Editor’s note: The reporter who brought Terri Schiavo’s plight to national attention back when no one else in the major media cared about the story, WND’s own Diana Lynne, has written the definitive journalistic book on Terri Schiavo’s life and death – Terri’s Story: The Court-Ordered Death of an American Woman.” It is set for release at the end of September, and is available now for preorder.
George Felos at press conference after Terri Schiavo’s death (courtesy: BayNews9.com).
George Felos, the “right-to-die” activist and lawyer who represented the husband of Terri Schiavo in the influential Florida case, is the featured teacher for a course focusing on end-of-life issues, offered on a Caribbean cruise for health care professionals.
Among the course’s objectives is to “address and ensure the patient’s right to die.”
The classes will take place aboard a cruise ship sailing from Ft. Lauderdale, Fla., to the Bahamas, Jan. 3-8.
The target audience is primary care physicians, oncologists, neurologists and nurses.
The overall purpose of the course is “to examine the legal requirements for advance directives and discuss the professional’s role in the management of end of life care.”
Representing Michael Schiavo, Felos prevailed through years of litigation to secure a court order removing Terri Schiavo’s feeding tube, resulting in her death by dehydration and starvation March 31.
Immediately after Schiavo died, Felos spoke to reporters repeatedly of the severely brain-injured woman’s “death process,” describing it as “calm, peaceful and gentle.”
In sharp contrast to his descriptions, a Schindler spokesman, Fr. Frank Pavone, who was in the room shortly before Terri died, said she “was obviously in deep distress and suffering.”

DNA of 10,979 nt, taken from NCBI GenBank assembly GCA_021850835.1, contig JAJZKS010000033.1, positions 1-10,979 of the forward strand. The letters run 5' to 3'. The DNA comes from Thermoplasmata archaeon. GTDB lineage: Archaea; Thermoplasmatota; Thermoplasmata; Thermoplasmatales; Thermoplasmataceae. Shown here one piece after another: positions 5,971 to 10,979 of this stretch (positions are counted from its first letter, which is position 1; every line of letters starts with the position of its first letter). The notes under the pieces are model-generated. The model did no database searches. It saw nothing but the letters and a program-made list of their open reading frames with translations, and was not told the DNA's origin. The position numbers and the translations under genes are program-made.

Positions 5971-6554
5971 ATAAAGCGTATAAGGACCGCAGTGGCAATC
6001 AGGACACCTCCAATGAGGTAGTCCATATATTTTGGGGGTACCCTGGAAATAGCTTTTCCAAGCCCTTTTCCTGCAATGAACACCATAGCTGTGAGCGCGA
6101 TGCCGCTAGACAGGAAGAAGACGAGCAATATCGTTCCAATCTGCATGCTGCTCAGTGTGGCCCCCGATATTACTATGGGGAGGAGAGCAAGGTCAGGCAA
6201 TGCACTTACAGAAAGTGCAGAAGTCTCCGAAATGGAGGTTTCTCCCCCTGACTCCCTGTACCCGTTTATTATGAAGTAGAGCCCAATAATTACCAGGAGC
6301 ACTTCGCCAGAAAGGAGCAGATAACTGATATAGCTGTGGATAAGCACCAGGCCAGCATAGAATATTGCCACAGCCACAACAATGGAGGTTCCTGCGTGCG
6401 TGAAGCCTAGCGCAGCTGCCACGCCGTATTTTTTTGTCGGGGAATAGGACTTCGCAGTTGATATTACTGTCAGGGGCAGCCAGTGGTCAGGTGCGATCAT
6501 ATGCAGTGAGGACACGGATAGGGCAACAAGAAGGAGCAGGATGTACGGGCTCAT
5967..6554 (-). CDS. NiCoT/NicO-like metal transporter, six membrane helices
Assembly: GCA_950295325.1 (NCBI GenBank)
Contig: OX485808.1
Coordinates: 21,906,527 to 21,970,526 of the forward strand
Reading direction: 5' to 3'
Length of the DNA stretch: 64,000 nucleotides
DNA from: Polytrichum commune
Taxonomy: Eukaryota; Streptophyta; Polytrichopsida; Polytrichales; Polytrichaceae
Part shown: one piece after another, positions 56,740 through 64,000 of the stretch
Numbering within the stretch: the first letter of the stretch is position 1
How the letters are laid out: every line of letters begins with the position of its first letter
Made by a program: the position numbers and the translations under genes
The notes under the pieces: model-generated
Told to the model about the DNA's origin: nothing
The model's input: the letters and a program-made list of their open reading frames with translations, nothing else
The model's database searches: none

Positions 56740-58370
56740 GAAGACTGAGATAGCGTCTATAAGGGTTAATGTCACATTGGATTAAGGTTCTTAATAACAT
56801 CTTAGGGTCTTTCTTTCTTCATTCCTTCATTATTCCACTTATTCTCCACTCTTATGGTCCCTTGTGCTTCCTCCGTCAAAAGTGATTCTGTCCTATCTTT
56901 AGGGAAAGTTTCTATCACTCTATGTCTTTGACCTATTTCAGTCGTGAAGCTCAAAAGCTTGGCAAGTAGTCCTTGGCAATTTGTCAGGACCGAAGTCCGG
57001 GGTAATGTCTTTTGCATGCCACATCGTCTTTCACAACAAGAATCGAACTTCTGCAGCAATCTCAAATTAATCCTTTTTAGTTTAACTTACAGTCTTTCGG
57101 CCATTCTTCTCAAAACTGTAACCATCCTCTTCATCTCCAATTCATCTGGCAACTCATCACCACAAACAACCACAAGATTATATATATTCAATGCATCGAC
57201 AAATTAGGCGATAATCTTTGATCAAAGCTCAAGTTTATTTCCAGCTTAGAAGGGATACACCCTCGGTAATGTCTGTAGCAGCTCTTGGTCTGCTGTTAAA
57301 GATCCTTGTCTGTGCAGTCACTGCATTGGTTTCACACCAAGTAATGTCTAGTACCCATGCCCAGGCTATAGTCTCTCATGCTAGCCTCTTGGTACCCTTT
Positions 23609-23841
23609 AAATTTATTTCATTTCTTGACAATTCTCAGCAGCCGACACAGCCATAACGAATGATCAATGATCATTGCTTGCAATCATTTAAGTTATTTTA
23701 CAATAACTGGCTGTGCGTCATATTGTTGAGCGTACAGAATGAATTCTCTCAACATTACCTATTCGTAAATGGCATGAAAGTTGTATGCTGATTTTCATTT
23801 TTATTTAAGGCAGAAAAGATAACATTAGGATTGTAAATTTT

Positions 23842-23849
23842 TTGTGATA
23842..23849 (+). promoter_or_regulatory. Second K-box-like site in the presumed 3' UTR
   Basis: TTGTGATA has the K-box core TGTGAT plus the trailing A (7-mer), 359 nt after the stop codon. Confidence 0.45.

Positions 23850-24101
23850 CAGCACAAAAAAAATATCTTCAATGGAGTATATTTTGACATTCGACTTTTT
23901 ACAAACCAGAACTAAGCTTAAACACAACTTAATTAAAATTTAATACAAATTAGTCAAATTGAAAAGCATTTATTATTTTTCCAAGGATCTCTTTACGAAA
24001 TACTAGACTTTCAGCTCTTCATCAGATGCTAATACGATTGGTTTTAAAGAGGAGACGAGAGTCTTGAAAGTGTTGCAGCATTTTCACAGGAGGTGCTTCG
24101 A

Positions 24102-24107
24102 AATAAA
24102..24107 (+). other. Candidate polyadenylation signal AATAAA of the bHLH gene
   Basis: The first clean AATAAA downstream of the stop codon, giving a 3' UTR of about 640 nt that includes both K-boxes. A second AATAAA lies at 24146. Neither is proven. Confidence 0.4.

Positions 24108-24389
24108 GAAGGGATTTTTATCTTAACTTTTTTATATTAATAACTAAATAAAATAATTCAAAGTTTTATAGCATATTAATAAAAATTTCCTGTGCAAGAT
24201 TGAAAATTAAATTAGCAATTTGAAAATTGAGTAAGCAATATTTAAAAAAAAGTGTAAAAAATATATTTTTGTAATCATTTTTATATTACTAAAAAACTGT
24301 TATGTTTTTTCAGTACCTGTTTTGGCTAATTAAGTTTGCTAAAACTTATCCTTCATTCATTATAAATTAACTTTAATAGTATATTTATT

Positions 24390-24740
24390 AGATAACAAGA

As WorldNetDaily reported, Terri’s brother Bobby Schindler characterized Felos as having “some infatuation with death” after hearing the attorney describe his sister as looking “beautiful” as she lay dying.
Virtually all other eyewitnesses described her as “gaunt,” “drawn,” “struggling” and “fighting like hell” for life.
One explanation for Felos’ comments is suggested in the attorney’s own 2002 book, “Litigation As Spiritual Practice,” in which the longtime volunteer hospice worker describes a psychic encounter in which he promised a vegetative patient he would “do everything in my power” to bring her life to an end.
Despite saturation press coverage of the Terri Schiavo case, Felos’ New Age spirituality did not emerged as an issue. But Richard Land, head of the Southern Baptist Convention’s Ethics and Religious Liberty Commission, described the case as a “clash of two very disparate civilizations – the Judeo-Christian civilization, which is based upon the sanctity of human life, and the neopagan, relativist, quality-of-life civilization.”
Added James A. Smith Sr., executive editor of the Florida Baptist Witness: “Both worldviews are in play in the Schiavo debate, and it’s long past time for the public to understand this.”
Felos said after Schiavo’s death he believed the case has led to “a family dialogue, a national dialogue and perhaps a worldwide dialogue.”
“Death is one of the last taboo subjects in our society,” he said. “One of her legacies may be that we finally have matured as a society and come to grips with this question and start to deal with it in a responsible matter.”
WorldNetDaily has been reporting on the Terri Schiavo story since 2002 – far longer than most other national news organizations – and exposing the many troubling, scandalous, and possibly criminal, aspects of the case that to this day rarely surface in news reports. Read WorldNetDaily’s unparalleled, in-depth coverage of the life-and-death fight over Terri Schiavo, including over 150 original stories and columns.
Court documents and other information are posted on the Schindler family website.
Links to all “Terri briefs” regarding the governor’s defense of Terri’s Law are on the Florida Supreme Court website, public information.